If you’re reading this, then we can only assume that you have already created your first WordPress website—or about to.
In any case, congratulations! That’s a huge step for any business to take.
Of course, with all the things you’ll be ticking off from your operational website checklist, here’s one that’s often lost in the process: the need for website security. Heck, you might even think, “Why should I be worried? My website isn’t big enough for hackers to take notice of.”
Unfortunately, much like the real world, it’s our complacency in these matters that makes us even more vulnerable than we’d care to admit. And make no mistake: no matter how big or small your website is, it has value.
Besides, it’s not how much data hackers can steal from you as much as how they can exploit your data for their ends. The countless Facebook security breaches, to use a scary example, made the entire world aware that there’s enough of our personal data out there that can be weaponized against us.
Then again, while you can’t prevent outright stealing, you still have the power to at least make things difficult for those potential data thieves! It’s just a matter of implementing some up-to-date security standards for your website—particularly if you’re using a WordPress website.
Just in case we’re not making it clear enough how that matters, here’s why:
WordPress is Often Attacked by Hackers
“WordPress is used by 60.4% of all the websites whose content management system we know. This is 33.5% of all websites.”
That’s the latest report published on W3Techs, an independent web analysis firm, that confirms as of this writing how huge the market is.
So, if there’s a reason why WordPress is constantly getting attacked by hackers, then it’s simply this: every website in the world that matters runs on WordPress. It’s the king of all Content Management Systems (CMS), and everyone’s taking a swing at them.
However, if there can be any good that could come out of it, it’s that it forces you, the responsible website owner, to be more proactive on overseeing the issues that might affect your website. And for years, there is one way that other admins have been doing so on WordPress: by installing plugins.
Plug In, Be Secured
Imagine buying, say, an operating system for your computer, and you just found out that the program isn’t compatible with your hardware. Bummer, right?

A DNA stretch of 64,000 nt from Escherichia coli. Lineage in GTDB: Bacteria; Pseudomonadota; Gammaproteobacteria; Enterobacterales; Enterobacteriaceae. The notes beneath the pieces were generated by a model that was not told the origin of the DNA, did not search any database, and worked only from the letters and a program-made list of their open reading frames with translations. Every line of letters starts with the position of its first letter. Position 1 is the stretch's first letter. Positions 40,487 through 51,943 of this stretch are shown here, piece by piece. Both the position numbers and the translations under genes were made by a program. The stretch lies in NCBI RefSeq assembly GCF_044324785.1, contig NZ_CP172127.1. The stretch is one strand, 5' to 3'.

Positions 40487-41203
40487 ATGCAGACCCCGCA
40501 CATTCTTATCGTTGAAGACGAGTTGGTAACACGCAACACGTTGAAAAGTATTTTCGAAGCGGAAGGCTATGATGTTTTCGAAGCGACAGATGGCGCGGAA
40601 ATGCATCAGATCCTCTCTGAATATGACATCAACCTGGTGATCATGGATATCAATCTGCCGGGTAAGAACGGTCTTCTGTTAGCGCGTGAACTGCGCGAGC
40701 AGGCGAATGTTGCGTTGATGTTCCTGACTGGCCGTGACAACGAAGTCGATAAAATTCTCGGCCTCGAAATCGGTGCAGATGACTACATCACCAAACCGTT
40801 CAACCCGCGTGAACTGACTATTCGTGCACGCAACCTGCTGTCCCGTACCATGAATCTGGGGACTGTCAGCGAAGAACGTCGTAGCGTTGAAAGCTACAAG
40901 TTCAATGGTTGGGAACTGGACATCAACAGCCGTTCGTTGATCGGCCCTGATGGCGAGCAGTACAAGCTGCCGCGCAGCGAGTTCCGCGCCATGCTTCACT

It’s a good thing thing that we can make websites through platforms like WordPress today, because if such a thing happened to your website, there’s this one line that gets repeated by anyone who’s familiar with how WordPress operates: “There’s a plugin for that.” Popular security plug-ins on WordPress are:
So, does it come as any surprise that even in terms of website security, all it takes is for a plugin to solve the problem? Well, more or less—that is, it still depends on how seriously you take your website’s security. It is also very important to note that if you plan to hire a web development company to create your website, you should go for someone that knows how to code a WordPress site properly and to make his/her codes secured.
In a 2017 report released by web security firm Sucuri, 39% of WordPress infections were caused by outdated installations which, to be fair, is a far cry from the 61 per cent recorded the year prior. Still, 39% isn’t a figure one can just sneeze at.
Here’s the thing about viruses, malware, and hacks that anyone versed in today’s web space knows by now: as long as there’s an exploit to be made, future ne’er-do-wells will always keep improving on those methods.
As with practicing “due diligence” in your businesses and daily lives, you should practice the same when you are building your own website. Aside from updating your WordPress website and other plugins, here’s what else you can do as a non-technical user of WordPress:
Here are Some Basic Website Security Practices You Can Follow Easily
Other than plugins, there are, of course, several strategies you can use for beefing up your security. Let’s run down some of the most common ones:
1. Keep a backup of your website.
If you’re not clued in on developer-speak, that means you have to make sure you always have a copy stored of your website’s source code.
While that might seem extraneous, that might prove to be very useful for those (knock on wood) instances when your website gets hacked. At the least, you could restore a copy of your website before the hack or, at the most, it would allow you to pinpoint any lapses in the code that might have been exploited.
2. Implement a strong username-and-password combo.
Heck, yes! The most basic of all web security protocols is still one of the most proven ways you could use to strengthen your website security.
In case you might need a refresher on how this works: go for longer passwords (like 15 characters long, at least); use ALL the characters on your keyboard when creating a password; and change your password every two-to-three months.
3. Limit access of your website
We don’t just mean limiting access to people here; “limited access” also means limiting users to specific roles for the website; or even limiting directories or files to a few people (which, as you might be expecting by now, also requires a top-notch password).
If we can sum all of what was written above in a single phrase, it’s this: secure your codes, make sure you only install plug-ins from reliable sources, update and monitor your website regularly. Keep that on top of your mind, and you might not even have to suffer through a single security attack as long your website is running!